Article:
As part of the Maryland Public Service Scholars program, TU students participated in the Governor’s Summer Internship Program
Each summer, students from colleges and universities from across the country gain real world public service experience as part of Maryland’s Walter Sondheim Jr. Public Service Scholars internship program.
In 2008, the state of Maryland entered a partnership with the Shriver Center at UMBC to support the Public Service Scholars programs, which is comprised of four separate programs that provide paid summer internships in different public service areas in Maryland.
One of the initial programs of the Public Service Summer Scholars program was the Governor's Summer Internship Program (GSIP), which actually began in 1987 before being added to the Public Service Scholars program.
This past summer, three Towson University students participated in the GSIP. Olivia Lubarsky ’20, Christelle Mbah '20 and Sophia Ross '20 had the opportunity to work full-time in their respective state agencies, while being mentored by senior level administrators.
Additionally, participants attended biweekly seminars where they explored all facets of state government, spoke with key decision makers, and received coaching on policy writing. Students also worked in groups, applying the knowledge gained in seminars and at their sites, to research and prepare a policy analysis and recommendation.
The program culminated on Friday, August 9 with a celebration at the Maryland State House in Annapolis, where students presented their policies to the Governor’s staff.
Learn more about our three GSIP participants, as we asked them to talk about their summer and share their experience working with the Governor’s office.
Business administration major from Los Angeles, California
Worked with the Maryland Higher Education Commission (MHEC)
What kind of projects did you work on during the summer?
This summer, I enjoyed working alongside MHEC’s Director of Communications, Ms. Rhonda Wardlaw, to develop and implement multiple campaigns to educate college students on components of the opioid crisis: 1) how to administer naloxone, 2) the dangers of fentanyl, 3) Maryland’s Good Samaritan Law – all in a collective effort to additionally rebrand and promote MHEC as an agency that cares for its students inside and outside of the classroom.
Through this opportunity, I designed a primary campus outreach event that will take place on college campuses throughout the state during the beginning of the Fall 2019 semester, as well as cultivated a relationship between MHEC and potential speakers, among other duties.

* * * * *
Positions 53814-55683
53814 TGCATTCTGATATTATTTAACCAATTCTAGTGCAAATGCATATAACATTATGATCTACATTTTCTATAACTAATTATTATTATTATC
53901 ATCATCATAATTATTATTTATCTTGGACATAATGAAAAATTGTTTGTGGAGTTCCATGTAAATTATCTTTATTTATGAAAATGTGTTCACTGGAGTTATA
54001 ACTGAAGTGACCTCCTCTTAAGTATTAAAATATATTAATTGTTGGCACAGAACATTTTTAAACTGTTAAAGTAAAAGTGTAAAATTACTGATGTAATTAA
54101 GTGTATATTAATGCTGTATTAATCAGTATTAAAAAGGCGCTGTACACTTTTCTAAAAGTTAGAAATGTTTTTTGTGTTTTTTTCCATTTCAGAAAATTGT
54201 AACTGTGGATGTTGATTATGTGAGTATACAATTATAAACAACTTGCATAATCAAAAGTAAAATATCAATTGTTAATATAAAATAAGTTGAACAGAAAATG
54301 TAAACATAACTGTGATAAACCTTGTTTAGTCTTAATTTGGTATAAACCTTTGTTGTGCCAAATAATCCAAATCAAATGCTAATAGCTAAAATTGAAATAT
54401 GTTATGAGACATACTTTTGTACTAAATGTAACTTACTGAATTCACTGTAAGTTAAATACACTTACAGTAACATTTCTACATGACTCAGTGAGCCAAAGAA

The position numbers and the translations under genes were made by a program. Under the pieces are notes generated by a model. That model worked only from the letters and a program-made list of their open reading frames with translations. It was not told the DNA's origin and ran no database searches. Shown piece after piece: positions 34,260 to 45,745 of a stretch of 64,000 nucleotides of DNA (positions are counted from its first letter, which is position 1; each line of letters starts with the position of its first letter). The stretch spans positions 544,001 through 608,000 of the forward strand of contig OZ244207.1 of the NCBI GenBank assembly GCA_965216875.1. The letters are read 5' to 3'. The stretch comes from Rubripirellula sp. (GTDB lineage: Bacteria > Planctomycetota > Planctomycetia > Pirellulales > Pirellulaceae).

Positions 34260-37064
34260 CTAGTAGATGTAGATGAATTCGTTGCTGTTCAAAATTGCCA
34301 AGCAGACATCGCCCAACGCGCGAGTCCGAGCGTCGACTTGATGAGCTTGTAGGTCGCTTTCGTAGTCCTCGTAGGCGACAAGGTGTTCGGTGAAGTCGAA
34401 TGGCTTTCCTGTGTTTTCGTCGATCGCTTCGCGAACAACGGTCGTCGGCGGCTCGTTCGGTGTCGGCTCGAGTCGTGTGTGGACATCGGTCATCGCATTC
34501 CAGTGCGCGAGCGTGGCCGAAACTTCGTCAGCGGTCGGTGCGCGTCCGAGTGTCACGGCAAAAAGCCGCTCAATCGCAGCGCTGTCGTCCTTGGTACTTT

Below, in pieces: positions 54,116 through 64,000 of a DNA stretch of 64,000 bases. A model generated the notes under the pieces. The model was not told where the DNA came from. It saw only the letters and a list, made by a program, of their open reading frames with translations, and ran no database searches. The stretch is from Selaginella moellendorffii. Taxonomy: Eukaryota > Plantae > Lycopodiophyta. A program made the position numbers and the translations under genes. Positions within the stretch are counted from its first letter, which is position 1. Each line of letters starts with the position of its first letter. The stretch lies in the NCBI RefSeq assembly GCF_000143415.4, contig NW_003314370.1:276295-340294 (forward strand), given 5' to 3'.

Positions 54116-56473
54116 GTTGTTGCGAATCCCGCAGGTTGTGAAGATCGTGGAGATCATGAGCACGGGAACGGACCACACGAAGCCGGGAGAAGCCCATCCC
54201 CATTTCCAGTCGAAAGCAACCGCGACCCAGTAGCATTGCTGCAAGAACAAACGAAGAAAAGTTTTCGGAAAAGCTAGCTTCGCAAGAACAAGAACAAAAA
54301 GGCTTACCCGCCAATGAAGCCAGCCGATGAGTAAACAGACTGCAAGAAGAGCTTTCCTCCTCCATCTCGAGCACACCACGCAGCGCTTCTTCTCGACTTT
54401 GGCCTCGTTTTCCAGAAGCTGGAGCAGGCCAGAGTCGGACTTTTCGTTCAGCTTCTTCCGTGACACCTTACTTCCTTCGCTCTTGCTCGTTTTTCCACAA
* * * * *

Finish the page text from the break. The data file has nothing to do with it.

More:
What was your experience like in the GSIP?
Participating in the GSIP was an unparalleled experience. I am grateful for the exposure to new stages of opportunity and growth from the program, as well as from MHEC. This summer, I gained insight into the operations of state government, while expanding my professional network tremendously, and learned the true value of transforming my skills and resources into a platform for my community.
Health education and promotion major originally from Cameroon, West Africa
Worked with the Maryland Department of Health
How are you hoping this experience helps with your future?
This experience has been such an eye opener for me, as I have learnt so much about myself and my career path. After Towson University, I intend to go to graduate school to obtain my Masters in Public Health with a Health Policy Concentration.
This experience allowed me to narrow down my interest within the field of public health, something which I had struggled with before. It also gave me an opportunity to network with professionals in the field who have 20-plus years of experience and are willing to serve as mentors to young people.
What do you tell someone who is interested in applying for this program?
For any student who is interested in applying for this program, I will say GO FOR IT! Do not be discouraged by the lengthy application. I will also encourage students to put their best foot forward during the course of the program. Networking is extremely important, as it opens so many doors for you. Finally, I will say get ready for an intense summer, but enjoy the experience as much as you can.
Family studies and community development major from Howard County
Worked with the Department of Housing and Community Development
What kind of projects did you work on during the summer?
One of my major projects involved developing a digital map template to tell the “stories”
of the projects the Division of Neighborhood Revitalization has funded throughout
Maryland. Through this project I was able to learn about the direct impact the division
has on communities and was challenged by learning to work with new technology. Another
major project I worked on this summer involved assisting communities in the process
of obtaining a sustainable community designation, which is required to apply for funding
from the Division of Neighborhood Revitalization. This allowed me to directly engage
with issues and opportunities for growth in communities, and understand how the division’s
programs are applicable to them.
What made you apply to be part of the program?
I wanted to apply for the GSIP because of the unique opportunity to intern in a Maryland government agency. I feel that all levels of the government are involved in generating substantial and permanent impacts in communities. I felt it would be great to see the role of the state government in making these changes, and figure out if I would want to pursue a career in state government.
Along with the GSIP, Maryland Public Service Scholars program also includes:
Learn more about applying for the GSIP, or other parts the Maryland Public Service Program. Students can also find more internship opportunities through the Career Center, or through Handshake.
This story is one of several related to President Kim Schatzel’s priorities for Towson University: TU Matters to Maryland.